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Opinion: hacking Apple TV

Mod your Apple TV, just for fun

We've only just seen the release of the Apple TV, Apple's media-streaming box, but hackers across the world have already been able to turn the £199 multimedia box into a fully fledged computer.

The Apple TV comes with a stripped-down version of Apple's OS X, but retains many of its basic features, such as directory structure and file format.

Hacking the Apple TV is the latest in a series of hardware hacks on multimedia devices, including the Xbox 360 and the US-based DVR (digital video recorder), TiVo. Each time, hackers hope to extend functionality of the device beyond its original intent.

In just over a week, hackers have been able to upgrade the Apple TV's 40GB hard drive (derided by many as being too small for any serious media collection) and enable SSH (secure shell access) to the machine, among other things. Most recently and the most practical hack so far to date (announced on 29 March) is to enable the USB port, which had been disabled by Apple in software.

Complete instructions

One of the first people to detail a set of complete instructions for upgrading the Apple TV's hard drive was Ben Drawbaugh of Tampa, Florida, a contributing editor at the popular tech blog Engadget. PC Advisor's sister publication MacWorld.com also has a well-illustrated how-to.

"Once I got the thing apart, I plugged it into my Mac and I realised that it was basically another Mac hard drive and I could recognise most of the partitions," Drawbaugh said.

By the end of the day on 23 March, Drawbaugh had detailed precise step-by-step instructions as to how to copy the operating system to a local machine, which then allowed him to format the drive and then recopy the data to a larger disk.

The next step after upgrading the drive that many Apple TV fans are doing is enabling secure shell access. SSH, as it is commonly known, is a method by which it is possible to execute instructions on a remote machine over a network.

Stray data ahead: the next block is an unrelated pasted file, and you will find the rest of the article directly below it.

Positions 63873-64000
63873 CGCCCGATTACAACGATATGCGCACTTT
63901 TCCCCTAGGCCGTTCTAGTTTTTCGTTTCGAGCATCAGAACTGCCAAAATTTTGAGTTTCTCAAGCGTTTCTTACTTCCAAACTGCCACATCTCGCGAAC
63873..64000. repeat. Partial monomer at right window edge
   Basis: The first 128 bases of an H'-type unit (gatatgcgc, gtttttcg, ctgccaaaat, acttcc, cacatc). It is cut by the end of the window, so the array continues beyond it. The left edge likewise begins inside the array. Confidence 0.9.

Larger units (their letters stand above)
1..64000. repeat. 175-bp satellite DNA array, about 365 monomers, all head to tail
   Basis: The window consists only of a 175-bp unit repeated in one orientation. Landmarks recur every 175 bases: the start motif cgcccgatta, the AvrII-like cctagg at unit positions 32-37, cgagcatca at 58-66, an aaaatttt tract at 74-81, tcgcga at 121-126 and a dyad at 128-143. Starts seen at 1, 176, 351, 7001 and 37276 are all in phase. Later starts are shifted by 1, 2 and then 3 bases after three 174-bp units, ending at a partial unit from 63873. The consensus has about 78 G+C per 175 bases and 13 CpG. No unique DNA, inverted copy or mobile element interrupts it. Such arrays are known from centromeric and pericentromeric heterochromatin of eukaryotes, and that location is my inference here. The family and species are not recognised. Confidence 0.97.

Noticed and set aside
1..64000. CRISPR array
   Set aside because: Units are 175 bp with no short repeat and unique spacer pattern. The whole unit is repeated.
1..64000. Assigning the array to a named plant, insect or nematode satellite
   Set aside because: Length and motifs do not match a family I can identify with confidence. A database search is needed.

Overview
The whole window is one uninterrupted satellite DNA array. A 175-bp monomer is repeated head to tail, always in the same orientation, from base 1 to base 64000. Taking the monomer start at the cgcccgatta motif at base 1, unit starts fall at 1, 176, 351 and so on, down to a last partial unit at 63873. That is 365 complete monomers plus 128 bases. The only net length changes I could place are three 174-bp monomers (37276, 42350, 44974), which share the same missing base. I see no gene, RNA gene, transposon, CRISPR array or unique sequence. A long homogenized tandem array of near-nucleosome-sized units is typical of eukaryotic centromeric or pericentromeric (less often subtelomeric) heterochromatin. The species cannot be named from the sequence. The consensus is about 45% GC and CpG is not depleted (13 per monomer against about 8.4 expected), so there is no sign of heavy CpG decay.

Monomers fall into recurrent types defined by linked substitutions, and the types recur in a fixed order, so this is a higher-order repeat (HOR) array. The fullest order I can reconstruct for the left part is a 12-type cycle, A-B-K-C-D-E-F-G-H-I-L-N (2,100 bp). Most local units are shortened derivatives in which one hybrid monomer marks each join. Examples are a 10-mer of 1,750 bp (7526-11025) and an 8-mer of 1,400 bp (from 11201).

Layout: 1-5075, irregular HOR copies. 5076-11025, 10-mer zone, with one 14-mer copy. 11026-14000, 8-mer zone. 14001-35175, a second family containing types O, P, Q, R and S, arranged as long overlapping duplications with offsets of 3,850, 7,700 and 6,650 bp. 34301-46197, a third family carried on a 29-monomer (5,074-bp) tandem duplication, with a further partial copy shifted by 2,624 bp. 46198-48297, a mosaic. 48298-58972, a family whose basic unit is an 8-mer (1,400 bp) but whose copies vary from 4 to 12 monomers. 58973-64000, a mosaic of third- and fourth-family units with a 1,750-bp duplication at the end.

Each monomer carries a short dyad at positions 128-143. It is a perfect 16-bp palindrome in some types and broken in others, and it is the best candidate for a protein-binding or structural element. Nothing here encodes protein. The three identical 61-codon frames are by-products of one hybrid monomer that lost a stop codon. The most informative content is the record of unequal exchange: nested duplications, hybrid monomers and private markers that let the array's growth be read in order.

Enabling SSH is important because Apple made it difficult to interact with the Apple TV with a keyboard and mouse. As such, SSH circumvents this roadblock and enables power administrator-level access.

A pair of hackers from the website forums on SomethingAwful.com are generally credited with being the first ones to figure out how to enable SSH on the Apple TV. They announced their find on 23 March.

One of them, Daniel Weatherford, a 20-year-old software engineer in Palo Alto, California, who goes by the online handle "Sabretooth" said he found installing SSH to be surprisingly easy. He used Dropbear, an open-source SSH server.

"We actually first were going to enable the built-in Mac OS SSHD [SSH Daemon], but it wasn't on the drive, so that was the second choice," he said. "We probably could've just copied over the proper files for SSHD, but this was easier, since Dropbear is a single statically-linked binary that requires no extra configuration files."

SSH comes standard on every Mac, but Windows users can easily download it.

It's really an Intel Mac

Given that the Apple TV is, at its core, an Intel Mac capable of running Windows software via virtualisation software such as Parallels, it may also soon be possible to run Windows applications directly on the Apple TV, and/or to access Windows network volumes directly.

With SSH out of the way, it was a simple matter of time before various applications ranging from the practical (Firefox), to the impractical (World of Warcraft) were confirmed to run on the Apple TV.

Nick Ippolito, an 18-year-old who lives outside Washington DC and goes by the online handle "ipp", wrote up one of the first complete guides to enable SSH and VNC (virtual network control), which allows for users on another computer on the same local network to gain complete access of the machine.

However, Ippolito made one interesting discovery by accident.

On the morning of 29 March, he and some others from TutorialNinjas.net who had been modding their Apple TVs discovered that they were unable to SSH into their boxes as they had been previously.

Gritty details

He posted: "Several of us over in the Awkward TV IRC(l0rdr0ck, myself, and others) have had our Mod'd Apple TV's played with over night(SSH/VNC disabled), our guess is apple has started to fight back the mod'd Apple TV's. This is a warning to all of you to block your Apple TV from the internet by going into your routers settings and denying it internet access!"

Ippolito later said that it seemed more likely that there was some sort of internal script running on Apple TV that was designed to clean up unauthorised changes made to the box.

"[The Apple TV] told itself to execute a file repair script or change the permissions," he said. "We're not saying Apple did it but it's weird that all five of us had it happen at the same time. I had to take the hard drive back out and fix the permissions [to regain control]."

Apple did not return repeated requests for comment by phone or email.

Just for fun

For now, there aren't very many tangible benefits to hacking the Apple TV. But that hasn't stopped Drawbaugh, who is currently working on a way to hack the Apple TV without opening up the case and taking out the hard drive.

"Hacks don't have to be practical, they have to be enjoyable," he said.


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